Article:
Renowned Clothing and Fabric designer Annette Sete is calling clothing/fabric designers and artists who have had their designs/artwork copied to join her fight against copyright infringements.
For her, it’s a fight she began three years ago after her famous ‘tabu shell/ring’ design has been copied by other businesses and sold throughout the country.
The owner of Maku Gifts and Lavagirl Brand says almost all the designs her Brand puts out, get copied from the actual designs, colour schemes, and abstracts and concepts.
She added while social media platforms such as Facebook have provided her business a marketing opportunity it also poses a risk of copyright infringement.
“We are leading the market and setting a trend, however, it’s becoming a concern as they copy the exact designs, colours and concept,” said Sete.
The fight has since taken a turn as more Asian businesses have now begin to also copy her designs and sell them at a much lower price range.
While admitting that her pricing is higher thus most SMEs and ‘Mama Markets’ are purchasing from these businesses, she said her business had since work on improving their designs and fabrics and so their fabric pricing is high.
She, however, warns that those that purchase from these businesses are also contributing to copyright infringement.
In order to protect her designs and ensure her business continues into the future, she had to work to improve her designs (Tabu Shell/Ring, Hibiscus and Coconut Trees); quality of her fabric, establishing relationship with overseas companies; and also had to close down for an year to undergone studies in Fashion.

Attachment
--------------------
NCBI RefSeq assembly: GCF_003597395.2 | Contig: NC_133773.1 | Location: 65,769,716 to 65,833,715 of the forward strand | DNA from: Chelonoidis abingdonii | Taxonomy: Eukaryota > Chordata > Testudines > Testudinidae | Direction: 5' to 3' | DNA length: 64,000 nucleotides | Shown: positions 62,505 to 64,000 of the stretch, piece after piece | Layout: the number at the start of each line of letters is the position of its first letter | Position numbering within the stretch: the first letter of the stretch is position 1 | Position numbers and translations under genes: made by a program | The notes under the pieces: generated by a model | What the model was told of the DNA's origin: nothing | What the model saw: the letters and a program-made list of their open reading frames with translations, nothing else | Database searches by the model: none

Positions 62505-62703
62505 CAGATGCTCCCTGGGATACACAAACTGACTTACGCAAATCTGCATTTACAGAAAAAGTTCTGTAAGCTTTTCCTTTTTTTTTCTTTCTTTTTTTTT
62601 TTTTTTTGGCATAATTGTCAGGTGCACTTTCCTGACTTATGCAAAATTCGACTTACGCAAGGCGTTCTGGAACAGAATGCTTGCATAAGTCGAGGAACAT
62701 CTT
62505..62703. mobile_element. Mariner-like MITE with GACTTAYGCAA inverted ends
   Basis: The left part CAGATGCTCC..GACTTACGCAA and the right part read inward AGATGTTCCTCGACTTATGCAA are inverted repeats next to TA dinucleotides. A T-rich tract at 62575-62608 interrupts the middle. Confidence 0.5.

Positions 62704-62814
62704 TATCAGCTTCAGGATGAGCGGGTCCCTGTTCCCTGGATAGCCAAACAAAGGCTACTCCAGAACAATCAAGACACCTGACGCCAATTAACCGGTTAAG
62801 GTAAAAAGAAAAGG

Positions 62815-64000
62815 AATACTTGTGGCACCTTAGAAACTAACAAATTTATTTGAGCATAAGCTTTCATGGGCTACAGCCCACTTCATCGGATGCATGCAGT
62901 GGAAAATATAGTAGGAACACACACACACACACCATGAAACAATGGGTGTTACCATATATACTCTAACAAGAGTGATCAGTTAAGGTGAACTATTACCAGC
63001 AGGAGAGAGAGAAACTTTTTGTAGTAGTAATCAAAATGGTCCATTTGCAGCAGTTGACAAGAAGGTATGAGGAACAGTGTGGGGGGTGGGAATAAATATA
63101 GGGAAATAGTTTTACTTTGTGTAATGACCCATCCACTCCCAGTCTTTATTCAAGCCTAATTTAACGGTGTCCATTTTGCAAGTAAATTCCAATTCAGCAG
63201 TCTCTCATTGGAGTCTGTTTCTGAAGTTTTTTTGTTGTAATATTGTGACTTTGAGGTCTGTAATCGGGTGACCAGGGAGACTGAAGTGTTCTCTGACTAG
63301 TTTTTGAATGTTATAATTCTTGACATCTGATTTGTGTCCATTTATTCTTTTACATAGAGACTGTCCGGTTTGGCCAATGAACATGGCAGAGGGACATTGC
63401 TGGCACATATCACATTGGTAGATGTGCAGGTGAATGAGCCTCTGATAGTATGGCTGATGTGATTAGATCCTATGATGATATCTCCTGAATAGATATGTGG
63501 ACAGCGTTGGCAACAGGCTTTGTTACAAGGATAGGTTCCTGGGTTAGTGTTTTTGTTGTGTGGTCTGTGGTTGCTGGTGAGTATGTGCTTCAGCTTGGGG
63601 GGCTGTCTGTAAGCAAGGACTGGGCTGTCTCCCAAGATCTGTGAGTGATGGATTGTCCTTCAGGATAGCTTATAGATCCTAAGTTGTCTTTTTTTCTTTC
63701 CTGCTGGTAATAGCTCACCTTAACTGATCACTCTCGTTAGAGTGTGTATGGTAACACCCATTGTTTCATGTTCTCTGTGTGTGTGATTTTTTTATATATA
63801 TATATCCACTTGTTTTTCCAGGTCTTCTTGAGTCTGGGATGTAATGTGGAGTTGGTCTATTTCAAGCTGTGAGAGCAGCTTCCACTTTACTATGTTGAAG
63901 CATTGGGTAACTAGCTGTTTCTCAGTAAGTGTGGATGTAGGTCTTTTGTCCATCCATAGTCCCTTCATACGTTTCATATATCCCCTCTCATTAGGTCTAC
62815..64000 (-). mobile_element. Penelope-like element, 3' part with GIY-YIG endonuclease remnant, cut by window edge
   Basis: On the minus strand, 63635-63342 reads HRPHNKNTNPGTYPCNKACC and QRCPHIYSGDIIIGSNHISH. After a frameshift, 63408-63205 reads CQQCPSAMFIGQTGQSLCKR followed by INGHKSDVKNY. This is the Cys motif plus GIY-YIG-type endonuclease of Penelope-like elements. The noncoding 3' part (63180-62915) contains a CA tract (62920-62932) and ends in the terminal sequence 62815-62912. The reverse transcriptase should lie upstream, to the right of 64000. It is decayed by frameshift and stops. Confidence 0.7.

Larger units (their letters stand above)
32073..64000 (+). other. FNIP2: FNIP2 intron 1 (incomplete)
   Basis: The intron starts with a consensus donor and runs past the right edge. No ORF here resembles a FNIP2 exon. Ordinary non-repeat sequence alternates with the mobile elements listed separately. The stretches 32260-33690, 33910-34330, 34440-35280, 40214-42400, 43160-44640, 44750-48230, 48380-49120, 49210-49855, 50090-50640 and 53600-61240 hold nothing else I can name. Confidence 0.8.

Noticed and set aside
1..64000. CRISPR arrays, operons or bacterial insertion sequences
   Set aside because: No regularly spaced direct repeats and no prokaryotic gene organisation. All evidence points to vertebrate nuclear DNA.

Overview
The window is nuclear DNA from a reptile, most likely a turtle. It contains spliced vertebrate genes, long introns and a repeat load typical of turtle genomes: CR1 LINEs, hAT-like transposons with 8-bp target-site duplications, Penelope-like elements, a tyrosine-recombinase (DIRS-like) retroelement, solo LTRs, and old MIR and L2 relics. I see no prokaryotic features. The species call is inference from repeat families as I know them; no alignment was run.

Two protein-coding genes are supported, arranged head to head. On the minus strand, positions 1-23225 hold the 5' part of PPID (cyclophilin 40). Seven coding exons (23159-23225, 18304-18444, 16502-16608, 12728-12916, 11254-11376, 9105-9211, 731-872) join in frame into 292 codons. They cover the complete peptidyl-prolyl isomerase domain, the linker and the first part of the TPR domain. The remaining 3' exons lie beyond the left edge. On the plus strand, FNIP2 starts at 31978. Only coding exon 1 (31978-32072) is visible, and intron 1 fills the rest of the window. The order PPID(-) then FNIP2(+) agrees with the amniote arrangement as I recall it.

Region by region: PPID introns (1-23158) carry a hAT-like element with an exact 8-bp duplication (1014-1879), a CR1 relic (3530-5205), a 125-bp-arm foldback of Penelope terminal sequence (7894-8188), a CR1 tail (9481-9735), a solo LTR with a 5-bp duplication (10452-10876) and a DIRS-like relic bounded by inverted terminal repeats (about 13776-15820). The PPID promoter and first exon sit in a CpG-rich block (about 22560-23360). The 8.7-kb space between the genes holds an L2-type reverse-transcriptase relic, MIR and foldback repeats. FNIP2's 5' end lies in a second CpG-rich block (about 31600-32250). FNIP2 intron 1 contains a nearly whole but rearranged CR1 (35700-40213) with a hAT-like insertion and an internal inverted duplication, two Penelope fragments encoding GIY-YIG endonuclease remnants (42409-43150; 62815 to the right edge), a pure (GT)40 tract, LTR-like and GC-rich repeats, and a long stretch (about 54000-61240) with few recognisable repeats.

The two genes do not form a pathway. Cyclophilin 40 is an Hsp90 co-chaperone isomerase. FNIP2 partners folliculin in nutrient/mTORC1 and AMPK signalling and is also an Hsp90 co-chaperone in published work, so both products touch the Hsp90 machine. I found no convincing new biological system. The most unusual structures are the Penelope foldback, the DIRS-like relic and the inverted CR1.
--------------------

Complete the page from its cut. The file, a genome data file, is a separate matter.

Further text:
“We have stepped up our fight by staying ahead of them.”
While she has taken these steps to protect her brand, she is also faced with the challenge of improving the turnaround time for her designs and fabrics.
“Usually it takes us about 12-weeks from concept to designs to factory-run and shipment. But for these Asian businesses, it takes them up to 6-weeks, some after a month.”
“We are aware of that and we are working on improving this.” She added.
Despite the stress and emotional turmoil the fight has put her through, she said the fight isn’t just for to protect her business but is also a fight that Papua New Guineans need.
“We feel like getting a decision on the case will set the precedent for how Papua New Guineans fight copyright cases in the future.
“On a personal level, my children will grow-up coming into the business so I want them to come into an environment where they can actually protect their designs and business.” She adds.
Last year, she filed two lawsuits against Tropicana Limited (Kokopo) and Kenny PNG Limited (Lae) for alleged copyright infringements of her ‘tabu’ design on fabrics.
These two matters are going to trial tomorrow, 3rd of March 2021.